Commerce Secretary Wilbur Ross on Monday night announced a “target date” of Oct. 5 to finish the 2020 Census count, just days after a federal judge blocked the government from ending it this week.
The surprise announcement came in the form of a tweet from the Census Bureau, just as a case management hearing on the case was getting underway in San Jose, Calif. The tweet was followed by a news release on the bureau’s website.
U.S. District Judge Lucy Koh had ruled last week that the government had not given a good reason for changing the deadline from Oct. 31, which the bureau had been planning on for several months, to Sept. 30.
Koh’s preliminary injunction had blocked the bureau from stopping on the earlier date. In her ruling, she agreed with the National Urban League and a group of counties, cities, advocacy groups and individuals that had brought the suit, saying a truncated schedule would irreparably harm communities that might be undercounted. The government on Friday filed a notice that it would appeal Koh’s order to the U.S. Court of Appeals for the 9th Circuit.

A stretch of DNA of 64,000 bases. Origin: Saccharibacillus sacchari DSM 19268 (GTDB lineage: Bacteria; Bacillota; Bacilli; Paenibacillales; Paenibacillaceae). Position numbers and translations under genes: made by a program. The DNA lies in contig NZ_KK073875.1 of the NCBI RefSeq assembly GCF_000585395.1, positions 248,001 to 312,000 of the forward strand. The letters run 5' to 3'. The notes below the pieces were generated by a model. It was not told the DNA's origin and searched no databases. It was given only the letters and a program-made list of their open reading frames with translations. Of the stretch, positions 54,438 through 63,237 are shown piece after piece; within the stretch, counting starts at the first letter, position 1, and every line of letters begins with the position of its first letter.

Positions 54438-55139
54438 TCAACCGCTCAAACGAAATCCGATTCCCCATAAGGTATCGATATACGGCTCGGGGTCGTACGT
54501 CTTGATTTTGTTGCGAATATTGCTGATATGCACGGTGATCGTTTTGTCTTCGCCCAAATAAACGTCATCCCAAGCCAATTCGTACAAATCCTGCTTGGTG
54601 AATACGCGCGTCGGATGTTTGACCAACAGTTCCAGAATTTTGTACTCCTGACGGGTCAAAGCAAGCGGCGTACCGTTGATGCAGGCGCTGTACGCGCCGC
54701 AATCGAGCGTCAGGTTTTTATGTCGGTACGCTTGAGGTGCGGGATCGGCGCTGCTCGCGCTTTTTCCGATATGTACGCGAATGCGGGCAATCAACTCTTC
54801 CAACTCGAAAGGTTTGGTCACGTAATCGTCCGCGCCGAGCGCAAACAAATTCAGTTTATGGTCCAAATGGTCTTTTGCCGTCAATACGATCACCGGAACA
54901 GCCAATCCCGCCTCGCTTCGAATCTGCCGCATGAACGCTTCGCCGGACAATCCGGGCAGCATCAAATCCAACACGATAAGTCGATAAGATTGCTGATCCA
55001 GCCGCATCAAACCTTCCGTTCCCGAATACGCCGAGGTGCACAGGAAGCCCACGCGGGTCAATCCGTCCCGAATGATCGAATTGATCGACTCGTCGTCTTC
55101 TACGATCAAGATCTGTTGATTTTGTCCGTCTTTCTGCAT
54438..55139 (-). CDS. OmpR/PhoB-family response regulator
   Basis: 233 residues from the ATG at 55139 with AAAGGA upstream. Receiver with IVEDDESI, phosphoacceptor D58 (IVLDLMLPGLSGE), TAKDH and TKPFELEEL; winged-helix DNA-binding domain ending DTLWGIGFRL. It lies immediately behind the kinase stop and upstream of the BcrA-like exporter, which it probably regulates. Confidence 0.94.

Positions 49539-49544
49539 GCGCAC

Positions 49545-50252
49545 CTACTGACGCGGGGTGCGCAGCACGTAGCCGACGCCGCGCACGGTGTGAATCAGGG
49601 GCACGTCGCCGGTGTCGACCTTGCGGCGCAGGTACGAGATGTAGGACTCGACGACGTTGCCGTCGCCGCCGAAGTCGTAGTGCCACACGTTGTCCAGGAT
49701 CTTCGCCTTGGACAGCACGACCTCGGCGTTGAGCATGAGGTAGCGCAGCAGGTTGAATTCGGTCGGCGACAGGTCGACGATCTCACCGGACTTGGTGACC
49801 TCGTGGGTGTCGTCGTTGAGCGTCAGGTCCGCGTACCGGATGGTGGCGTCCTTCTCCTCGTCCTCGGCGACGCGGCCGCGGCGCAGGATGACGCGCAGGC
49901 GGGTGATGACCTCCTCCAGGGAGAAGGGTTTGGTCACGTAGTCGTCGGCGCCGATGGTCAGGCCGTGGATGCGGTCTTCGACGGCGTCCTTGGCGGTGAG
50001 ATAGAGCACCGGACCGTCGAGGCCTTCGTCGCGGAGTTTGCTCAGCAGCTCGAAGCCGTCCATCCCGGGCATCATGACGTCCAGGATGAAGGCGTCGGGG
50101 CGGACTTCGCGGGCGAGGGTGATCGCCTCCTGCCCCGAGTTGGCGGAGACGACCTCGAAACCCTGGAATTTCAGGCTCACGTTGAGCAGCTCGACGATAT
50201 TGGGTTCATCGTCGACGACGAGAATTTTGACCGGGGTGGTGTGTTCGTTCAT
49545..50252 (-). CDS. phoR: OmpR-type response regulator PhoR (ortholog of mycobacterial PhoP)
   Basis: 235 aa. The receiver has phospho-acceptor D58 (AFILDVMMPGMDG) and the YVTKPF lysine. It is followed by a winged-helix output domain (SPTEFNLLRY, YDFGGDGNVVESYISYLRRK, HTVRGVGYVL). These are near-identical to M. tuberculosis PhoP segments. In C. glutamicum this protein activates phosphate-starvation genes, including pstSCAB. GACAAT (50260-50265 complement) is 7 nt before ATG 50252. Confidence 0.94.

At the hearing Monday, Koh ordered government lawyers to produce by 1 p.m. Eastern time on Tuesday documents related to the decision to set Oct. 5 as a target date for wrapping up self-response and field enumerations. A hearing is scheduled for Tuesday at 6 p.m. Eastern time.
Data from the decennial census is used to determine $1.5 trillion a year in federal funding, and for congressional apportionment and state redistricting.
The battle over the census end date comes after the government had initially requested that Congress approve the Oct. 31 deadline and then abruptly changed it to Sept. 30.
Kristen Clarke, president and executive director of the Lawyers’ Committee for Civil Rights Under Law, which is arguing the case, said, “At the end of the day we will prevail. The bureau has yet to provide a rationale that establishes that ending the response period early will produce an accurate census.”
Terri Ann Lowenthal, a census expert who is on both the Connecticut and Stamford Complete Count committees and advises several cities throughout the country on census operations, said, “The confusion over when counting operations will end is making it difficult for hundreds of thousands of census “partners” to plan final get-out-the-count activities. . . . The constantly shifting plans and clear concern about the consequences for census accuracy already are undermining confidence in the results, even before there are any final numbers.”